Port Moody council could be wading in to the ongoing fracas between Shawnigan Lake residents and South Island Resource Management (SIRM), a quarry and contaminated soil dump site, by way of Port Metro Vancouver.
Pacific Coast Terminals has been using the Vancouver Island site to dump approximately 80,000 tonnes of contaminated soil as it expands its Port Moody facility to handle potash. The soil comes from the area where the potash shed will be built and contains elevated levels of sulphur, zinc and salt, though PCT vice president and general manager Wade Leslie said they are not considered toxic levels.
Shawnigan Lake residents have been trying for nearly four years to have the site shut down, saying it is contaminating a watershed that serves nearly 20,000 people, and have raised concerns that the PCT soil could be adding to that contamination.
Sonia Furstenau, the elected Area Director for Shawnigan Lake, spoke to PoMo council earlier this month and was followed by representatives of SIRM, who were grilled by council members for nearly an hour even though council has no jurisdiction to deal with their concerns.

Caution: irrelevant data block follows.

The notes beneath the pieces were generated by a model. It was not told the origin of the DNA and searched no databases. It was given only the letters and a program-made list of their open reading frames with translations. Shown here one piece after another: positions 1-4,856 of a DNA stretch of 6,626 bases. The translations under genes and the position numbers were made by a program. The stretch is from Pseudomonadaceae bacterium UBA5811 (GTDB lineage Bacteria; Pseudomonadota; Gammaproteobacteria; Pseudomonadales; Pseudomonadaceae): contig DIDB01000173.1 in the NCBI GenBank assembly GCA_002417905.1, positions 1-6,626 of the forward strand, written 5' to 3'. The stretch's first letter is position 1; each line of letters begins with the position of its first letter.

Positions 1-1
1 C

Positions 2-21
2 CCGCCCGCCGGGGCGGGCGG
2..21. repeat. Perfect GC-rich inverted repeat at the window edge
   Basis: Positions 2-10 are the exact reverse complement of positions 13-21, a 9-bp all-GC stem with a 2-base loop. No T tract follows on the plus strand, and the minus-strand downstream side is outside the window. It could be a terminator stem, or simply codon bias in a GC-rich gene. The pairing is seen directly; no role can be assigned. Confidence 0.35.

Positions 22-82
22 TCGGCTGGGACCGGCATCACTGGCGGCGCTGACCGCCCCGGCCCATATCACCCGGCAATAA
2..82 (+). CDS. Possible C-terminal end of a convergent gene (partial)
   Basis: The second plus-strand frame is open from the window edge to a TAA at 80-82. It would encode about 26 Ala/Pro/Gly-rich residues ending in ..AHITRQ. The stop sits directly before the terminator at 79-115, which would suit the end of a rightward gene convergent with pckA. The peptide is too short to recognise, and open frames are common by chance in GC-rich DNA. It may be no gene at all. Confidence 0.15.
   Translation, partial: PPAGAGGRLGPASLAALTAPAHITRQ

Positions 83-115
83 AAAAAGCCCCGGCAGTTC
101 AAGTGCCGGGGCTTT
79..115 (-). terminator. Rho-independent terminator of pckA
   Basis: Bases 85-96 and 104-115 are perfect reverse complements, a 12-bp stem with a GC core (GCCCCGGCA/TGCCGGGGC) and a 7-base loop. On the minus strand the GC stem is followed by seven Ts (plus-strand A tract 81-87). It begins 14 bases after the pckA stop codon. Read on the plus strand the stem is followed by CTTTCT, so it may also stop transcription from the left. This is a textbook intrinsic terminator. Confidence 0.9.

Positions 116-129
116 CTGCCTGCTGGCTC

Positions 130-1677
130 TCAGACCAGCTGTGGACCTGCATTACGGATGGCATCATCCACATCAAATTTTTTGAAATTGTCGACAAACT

At Tuesday's meeting, Coun. Zoe Royer made a notice of motion that would require Port Metro Vancouver and its tenant, PCT, to provide environmental and engineering reports, test results and other information regarding the contaminated material on its property and surrounding area. It also asks that, if there is no information about contamination, that Port Metro and PCT be asked to do further investigation to "determine the full extent of existing contamination in the vicinity of its property and the potential for future contamination arising from its activities."